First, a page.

The Handbook

by Samuel Riemersma  |  June 17, 2011

One of the great things about working in ministry is the privilege of meeting so many people from different backgrounds, cultures, and walks of life. Over time, weekly Bible studies grow into close friendships which is probably the most rewarding aspect of working as a Bible instructor.

Another bonus is that friends like to share the things that are important to them so, besides the weekly studies, we are often invited to join in recreational events like fishing, mountain biking, sailing, etc. Whenever we have a chance, we join our friends in activities like these that are, without exception, enjoyable and rich experiences.

A few weeks ago, after our weekly Bible study, Godofredo told us that he is an aviation mechanic working at the Christchurch Engine Center. He is responsible for the maintenance, repair, and overhaul of jet engines for commercial jets. After we expressed an interest in what he was doing, we were invited to visit him at his work for a personal tour of the factory.

This was an invitation we could not turn down. How often do you get a chance to look into the heart of those jet engines that keep you in the air hour after hour?

Even a small foreign object, like a random screw, lying inside a jet engine has catastrophic results.

Coming from an engineering background, I had to admit that this was the cleanest and most structured production floor I had ever seen. Everything was in its designated place, indicated by lines on the floor and shadow boards for the tools on the work benches. Everyone seemed to know exactly what they were doing and no one was slacking. As we were guided through the factory, our friend, Godofredo, gave us detailed information about the process and the engines. Most of the information was too complicated for us, but we nodded our heads in agreement, gazing at the most advanced and complicated piece of engineering any of us had ever seen.

In answer to our questions as to why everything was so organized, Godofredo answered that this is a measure to prevent “foreign object damage.” Even a small foreign object, like a random screw, lying inside a jet engine has catastrophic results. No one is allowed to go home after their shift if a tool or piece of equipment is missing from their work place.

There was one detail that our personal guide told us that caught my attention. He revealed to us the key that kept everything so organized and on this entire work floor – the handbook.

The handbook, composed by the manufacturer of the jet engine, contains every detailed operation at every individual step to take the engine apart, to check it, and to rebuild it. It describes the tools to use, the part specification, the allowance in wear and tear, every individual screw and bolt, the torque required to secure it and so on. A signature with the time and date is to be placed in the handbook after completing each single operation.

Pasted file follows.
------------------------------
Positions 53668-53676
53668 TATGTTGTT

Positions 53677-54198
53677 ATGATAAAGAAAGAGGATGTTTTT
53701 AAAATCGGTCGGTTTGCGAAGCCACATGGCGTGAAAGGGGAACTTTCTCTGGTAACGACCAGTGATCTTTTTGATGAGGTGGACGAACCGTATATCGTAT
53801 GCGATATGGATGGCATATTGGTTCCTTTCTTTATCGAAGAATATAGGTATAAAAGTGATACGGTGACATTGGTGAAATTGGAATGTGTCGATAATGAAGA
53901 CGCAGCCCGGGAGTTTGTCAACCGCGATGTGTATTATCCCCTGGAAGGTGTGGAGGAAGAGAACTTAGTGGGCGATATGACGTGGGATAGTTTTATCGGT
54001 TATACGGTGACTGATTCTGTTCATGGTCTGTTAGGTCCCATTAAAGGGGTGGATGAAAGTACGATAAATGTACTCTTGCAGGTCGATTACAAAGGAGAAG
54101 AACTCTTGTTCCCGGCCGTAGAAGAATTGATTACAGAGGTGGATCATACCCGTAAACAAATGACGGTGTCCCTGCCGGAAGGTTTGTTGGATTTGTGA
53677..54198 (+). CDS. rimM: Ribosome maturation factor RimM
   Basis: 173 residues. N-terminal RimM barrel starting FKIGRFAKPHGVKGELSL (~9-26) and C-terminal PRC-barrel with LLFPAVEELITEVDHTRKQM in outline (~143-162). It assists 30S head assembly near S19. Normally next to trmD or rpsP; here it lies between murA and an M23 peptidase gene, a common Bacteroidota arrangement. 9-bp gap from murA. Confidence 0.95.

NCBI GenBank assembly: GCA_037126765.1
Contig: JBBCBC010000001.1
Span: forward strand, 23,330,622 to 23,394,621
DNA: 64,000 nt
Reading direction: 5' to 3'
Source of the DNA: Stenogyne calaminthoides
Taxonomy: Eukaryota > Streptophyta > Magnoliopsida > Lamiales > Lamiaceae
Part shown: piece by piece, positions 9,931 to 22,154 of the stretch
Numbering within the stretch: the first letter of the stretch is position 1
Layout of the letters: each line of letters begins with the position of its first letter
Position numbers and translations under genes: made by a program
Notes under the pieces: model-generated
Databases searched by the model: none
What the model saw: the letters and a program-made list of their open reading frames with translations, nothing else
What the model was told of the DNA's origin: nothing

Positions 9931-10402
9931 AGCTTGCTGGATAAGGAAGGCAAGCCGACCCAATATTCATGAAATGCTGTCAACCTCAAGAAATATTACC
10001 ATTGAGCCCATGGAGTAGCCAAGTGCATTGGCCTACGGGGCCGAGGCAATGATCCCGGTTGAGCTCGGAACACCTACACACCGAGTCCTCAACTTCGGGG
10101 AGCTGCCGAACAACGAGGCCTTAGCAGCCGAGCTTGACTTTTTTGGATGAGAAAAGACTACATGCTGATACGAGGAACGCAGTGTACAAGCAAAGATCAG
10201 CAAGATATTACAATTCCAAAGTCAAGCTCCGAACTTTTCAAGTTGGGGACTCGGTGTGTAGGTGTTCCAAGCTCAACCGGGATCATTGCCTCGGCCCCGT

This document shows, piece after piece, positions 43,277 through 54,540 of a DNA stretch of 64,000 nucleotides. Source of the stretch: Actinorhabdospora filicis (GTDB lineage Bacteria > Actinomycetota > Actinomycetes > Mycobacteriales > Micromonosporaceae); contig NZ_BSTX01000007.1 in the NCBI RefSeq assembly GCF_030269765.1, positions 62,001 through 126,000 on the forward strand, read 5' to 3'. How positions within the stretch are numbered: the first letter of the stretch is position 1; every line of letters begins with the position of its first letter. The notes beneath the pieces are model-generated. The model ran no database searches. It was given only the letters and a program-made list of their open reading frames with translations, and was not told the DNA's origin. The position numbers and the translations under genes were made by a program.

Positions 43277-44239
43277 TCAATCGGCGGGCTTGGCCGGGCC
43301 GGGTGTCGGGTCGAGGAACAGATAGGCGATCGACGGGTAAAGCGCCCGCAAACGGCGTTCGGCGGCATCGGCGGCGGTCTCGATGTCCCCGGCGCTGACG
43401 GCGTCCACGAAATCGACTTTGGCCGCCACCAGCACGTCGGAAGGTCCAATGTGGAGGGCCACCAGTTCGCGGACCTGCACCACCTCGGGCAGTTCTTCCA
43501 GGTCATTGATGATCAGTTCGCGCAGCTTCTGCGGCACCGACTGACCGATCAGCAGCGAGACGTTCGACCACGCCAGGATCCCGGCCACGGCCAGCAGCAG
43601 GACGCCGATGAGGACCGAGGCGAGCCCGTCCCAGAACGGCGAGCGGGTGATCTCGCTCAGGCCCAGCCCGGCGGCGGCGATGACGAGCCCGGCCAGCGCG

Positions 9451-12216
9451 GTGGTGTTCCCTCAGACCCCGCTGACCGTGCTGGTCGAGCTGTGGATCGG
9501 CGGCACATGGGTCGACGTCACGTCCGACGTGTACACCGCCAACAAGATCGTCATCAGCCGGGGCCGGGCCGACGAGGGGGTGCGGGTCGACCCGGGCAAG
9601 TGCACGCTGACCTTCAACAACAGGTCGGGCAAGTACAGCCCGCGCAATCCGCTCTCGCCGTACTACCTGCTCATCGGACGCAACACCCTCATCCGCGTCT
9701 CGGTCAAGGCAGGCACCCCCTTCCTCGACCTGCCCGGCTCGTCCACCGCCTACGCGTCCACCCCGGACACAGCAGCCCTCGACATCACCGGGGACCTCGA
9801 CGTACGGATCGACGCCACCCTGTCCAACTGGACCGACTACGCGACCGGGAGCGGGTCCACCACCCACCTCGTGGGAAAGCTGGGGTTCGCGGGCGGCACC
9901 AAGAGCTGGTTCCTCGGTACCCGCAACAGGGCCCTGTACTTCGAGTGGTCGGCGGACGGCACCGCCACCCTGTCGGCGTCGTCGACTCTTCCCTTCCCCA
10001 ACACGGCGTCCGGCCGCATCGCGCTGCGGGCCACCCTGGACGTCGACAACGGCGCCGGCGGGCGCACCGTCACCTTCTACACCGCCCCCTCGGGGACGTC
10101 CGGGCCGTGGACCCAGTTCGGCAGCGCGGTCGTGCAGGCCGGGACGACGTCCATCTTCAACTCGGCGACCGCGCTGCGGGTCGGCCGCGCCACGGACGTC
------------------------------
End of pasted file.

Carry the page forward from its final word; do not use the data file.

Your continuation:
As a result of this rigorous compliance to the handbook, an aluminum tube containing more than 300 people can fly safely around the world in less than 24 hours. Compare that with the perilous journeys of the explorers in the 1600’s, when it took more than a year to travel around the world!

You see, a surgeon has great responsibilities because he has a life in his hands; we have not one life, but hundreds of lives in our hands, therefore, we cannot afford to trust our own judgement.

Even though most mechanics working in that plant have rebuilt hundreds of engines and are familiar with the steps to take, they are not allowed to perform certain steps from memory. They are not to trust their own judgement, even if they have repeated particular routines a dozen times, but are to turn to the handbook for every single step.

Godofredo explained the importance, “You see, a surgeon has great responsibilities because he has a life in his hands; we have not one life, but hundreds of lives in our hands, therefore, we cannot afford to trust our own judgement.”

As we were driving away from the factory, I was silent. I was convicted. The Holy Spirit was speaking almost audibly to my heart. How often do I trust in my own judgement instead of turning to our Handbook, the Bible? How do I use my time and how rigorous am I in my personal Bible study? How can the message of the gospel go to all the world without my wholehearted commitment to the Word? How many lives do I have in my hands as I am meeting people every day? I had just experienced a most convicting sermon, and it was preached to me by aviation mechanics in a factory!

Luke 16:8 “And the lord commended the unjust steward, because he had done wisely: for the children of this world are in their generation wiser than the children of light.”

Samuel Riemersma Bible Worker
Ilam SDA Church
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